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Debenhams' new CEO a 'risky' choice

Debenhams’ appointment of chief restructuring officer Stefaan Vansteenkiste as CEO is a “risky” decision, as he lacks fashion retail and product experience, industry insiders have told Drapers.

Vansteenkiste, who is managing director at professional services firm Alvarez & Marsal, joined Debenhams in April after Sergio Bucher stepped down as chief executive.

Since he joined Alvarez & Marsal in 2003 he has been involved in a range of turnarounds, and has held CEO and director roles at companies including Intertoys, Vion Food Group, Diam International and Bally Shoes. 

Industry insiders have questioned how suited he is to the department store business, and whether he will be able to rescue Debenhams.

“Debenhams hiring [Vansteenkiste], another guy with no retail or fashion experience, is rubbish,” said Mary Anderson-Ford, managing director at recruitment consultancy Aquaretail.

“When are retailers going to learn that appointing people with a non-retail background isn’t going to work?” she questioned.

Retail analyst Richard Hyman agreed: “I’m very pessimistic about the outlook for Debenhams. They tried to hire an experienced retailer, but it proved extremely difficult to persuade someone with any retail gravitas to enter the business because it’s failing.

“[Vansteenkiste’s] first priority as CEO must be to stop the haemorrhaging of sales revenue. Employing someone whose specialism is cutting costs is fine, but sales will continue to decline and you can only cut costs so far.”

However, another retail headhunter said that although Vansteenkiste’s appointment was a “risky decision”, he could prove useful to the business in the short term, given his track record in restructuring: “Debenhams needs a very old-school, very real turnaround. They don’t need a retail guru to do that. They need someone who will be able to renegotiate with suppliers and landlords, and turn the business around.”

He added: “If this is a 12-month appointment, then I think [Vansteenkiste] as CEO will be fine.”

The director at one recruitment agency said Debenhams needs a fresh pair of eyes and argued that Vansteenkiste’s strategic experience will “prove more valuable” than a background in fashion retail: “I personally can’t see that his lack of retail experience will be detrimental to whether he can, or will, succeed in turning Debenhams around.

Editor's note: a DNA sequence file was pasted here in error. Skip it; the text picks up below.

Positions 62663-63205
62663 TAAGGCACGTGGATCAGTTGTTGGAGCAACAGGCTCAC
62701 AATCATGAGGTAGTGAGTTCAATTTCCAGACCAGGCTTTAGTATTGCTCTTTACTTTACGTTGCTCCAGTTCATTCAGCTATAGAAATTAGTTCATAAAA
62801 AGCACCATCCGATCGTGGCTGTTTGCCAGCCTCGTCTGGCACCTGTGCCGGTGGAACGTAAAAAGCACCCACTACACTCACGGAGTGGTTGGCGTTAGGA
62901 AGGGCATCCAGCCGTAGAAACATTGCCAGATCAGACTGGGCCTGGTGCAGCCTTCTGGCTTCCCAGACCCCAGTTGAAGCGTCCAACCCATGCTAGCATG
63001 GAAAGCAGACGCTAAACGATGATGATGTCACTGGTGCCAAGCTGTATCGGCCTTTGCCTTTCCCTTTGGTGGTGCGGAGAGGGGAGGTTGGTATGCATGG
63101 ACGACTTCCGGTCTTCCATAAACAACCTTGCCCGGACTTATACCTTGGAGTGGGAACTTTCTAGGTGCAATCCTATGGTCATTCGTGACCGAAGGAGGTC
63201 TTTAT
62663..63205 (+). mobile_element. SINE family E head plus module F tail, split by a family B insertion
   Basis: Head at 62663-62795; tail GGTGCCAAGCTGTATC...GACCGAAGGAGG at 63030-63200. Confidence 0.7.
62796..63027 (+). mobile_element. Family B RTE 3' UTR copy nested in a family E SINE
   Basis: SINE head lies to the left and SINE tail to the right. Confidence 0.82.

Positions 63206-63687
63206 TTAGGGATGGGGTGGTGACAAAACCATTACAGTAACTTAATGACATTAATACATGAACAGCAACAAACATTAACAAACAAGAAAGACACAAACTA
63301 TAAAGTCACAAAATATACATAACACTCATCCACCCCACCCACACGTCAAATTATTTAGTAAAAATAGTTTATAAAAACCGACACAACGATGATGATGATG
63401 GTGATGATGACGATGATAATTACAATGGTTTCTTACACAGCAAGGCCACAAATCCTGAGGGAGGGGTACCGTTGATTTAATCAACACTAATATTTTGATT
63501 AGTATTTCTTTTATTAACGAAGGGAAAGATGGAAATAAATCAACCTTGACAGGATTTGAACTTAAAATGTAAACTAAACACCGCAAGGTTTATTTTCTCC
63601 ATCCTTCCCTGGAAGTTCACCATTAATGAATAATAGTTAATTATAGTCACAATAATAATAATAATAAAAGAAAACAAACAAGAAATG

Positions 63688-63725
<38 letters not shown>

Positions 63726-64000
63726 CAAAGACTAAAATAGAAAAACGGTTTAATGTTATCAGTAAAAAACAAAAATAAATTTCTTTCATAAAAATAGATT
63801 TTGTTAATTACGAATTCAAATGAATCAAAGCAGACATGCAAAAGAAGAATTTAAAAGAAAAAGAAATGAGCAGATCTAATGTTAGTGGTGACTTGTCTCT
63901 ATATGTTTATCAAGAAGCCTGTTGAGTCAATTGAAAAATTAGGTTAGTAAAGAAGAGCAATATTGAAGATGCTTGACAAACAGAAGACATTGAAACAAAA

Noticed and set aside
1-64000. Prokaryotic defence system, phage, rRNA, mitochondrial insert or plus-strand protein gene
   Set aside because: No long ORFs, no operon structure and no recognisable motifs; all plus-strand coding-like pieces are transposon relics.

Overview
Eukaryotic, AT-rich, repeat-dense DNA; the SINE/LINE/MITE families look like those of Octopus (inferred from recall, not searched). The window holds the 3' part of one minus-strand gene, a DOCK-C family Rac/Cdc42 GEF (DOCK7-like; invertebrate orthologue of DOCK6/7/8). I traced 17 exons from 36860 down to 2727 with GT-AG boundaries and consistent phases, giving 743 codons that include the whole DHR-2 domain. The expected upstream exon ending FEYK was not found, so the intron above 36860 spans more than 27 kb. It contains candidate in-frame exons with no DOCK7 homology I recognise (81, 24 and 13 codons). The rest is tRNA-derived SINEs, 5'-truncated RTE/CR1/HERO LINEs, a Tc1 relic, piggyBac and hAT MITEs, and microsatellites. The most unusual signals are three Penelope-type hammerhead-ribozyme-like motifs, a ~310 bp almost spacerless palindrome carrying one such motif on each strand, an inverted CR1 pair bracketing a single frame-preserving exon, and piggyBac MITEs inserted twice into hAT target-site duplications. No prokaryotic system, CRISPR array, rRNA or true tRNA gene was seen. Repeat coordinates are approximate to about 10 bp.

“He needs to focus on getting Debenhams’ product offering back on track by updating its existing brands and bringing in new, fresher ones. If he wants to get customers through the door, then he needs to adapt to consumer demand and changing trends.”

Debenhams declined to comment on the appointment, but a source close to the situation said: “Stefaan is a restructuring expert and he joined Debenhams in April, so he knows the business and what it is going through. He is also very well supported by the Debenhams team, which boasts lots of retail experts such as Steven Cook (MD of fashion and home), so he is in a good place. Although he might not be a familiar name in fashion/retail, he has been a CEO advisor for lots of companies, such as Intertoys and Bally Shoes, so brings lots of relevant experience.”

Debenhams chairman Terry Duddy said: “We concluded that [Vansteenkiste] is the right person to take the business forward into the next phase of its recovery. Stefaan has already made a strong contribution since joining Debenhams, and has the support of our investor consortium to drive forward our turnaround plan.”


Readers' comments (3)

  • darren hoggett

    When people with little or no experience get appointed, it is often that they then have to carry the can when things go wrong.

    While Vansteenkiste may well seem an odd choice, but the last thing needed was a 'Debenhams' type of person, so while Stefaan may be on a hiding for nothing he may equally have nothing to lose.

    Simply Debenhams needs to significantly shrink and restructure its portfolio as fast as possible, forgot about the obsession with market share and be a smaller, but better and desirable retailer.

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  • Wasn't it experienced retailers who got the company in a mess! Maybe a different approach will offer long term prospects rather than the constant discounting and devaluing of the big high street dinosaurs

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  • Absolutely agree with the other comments, we all know Debs needs restructuring its a much greater issue than driving sales up 3 or 4%. Having retail fashion experience is great but if there is no cash, how can they discuss developing the business? I believe the business needs a leader to restructuring and ensure sound financial basis, plus a merchant to look after the product side. Good luck.

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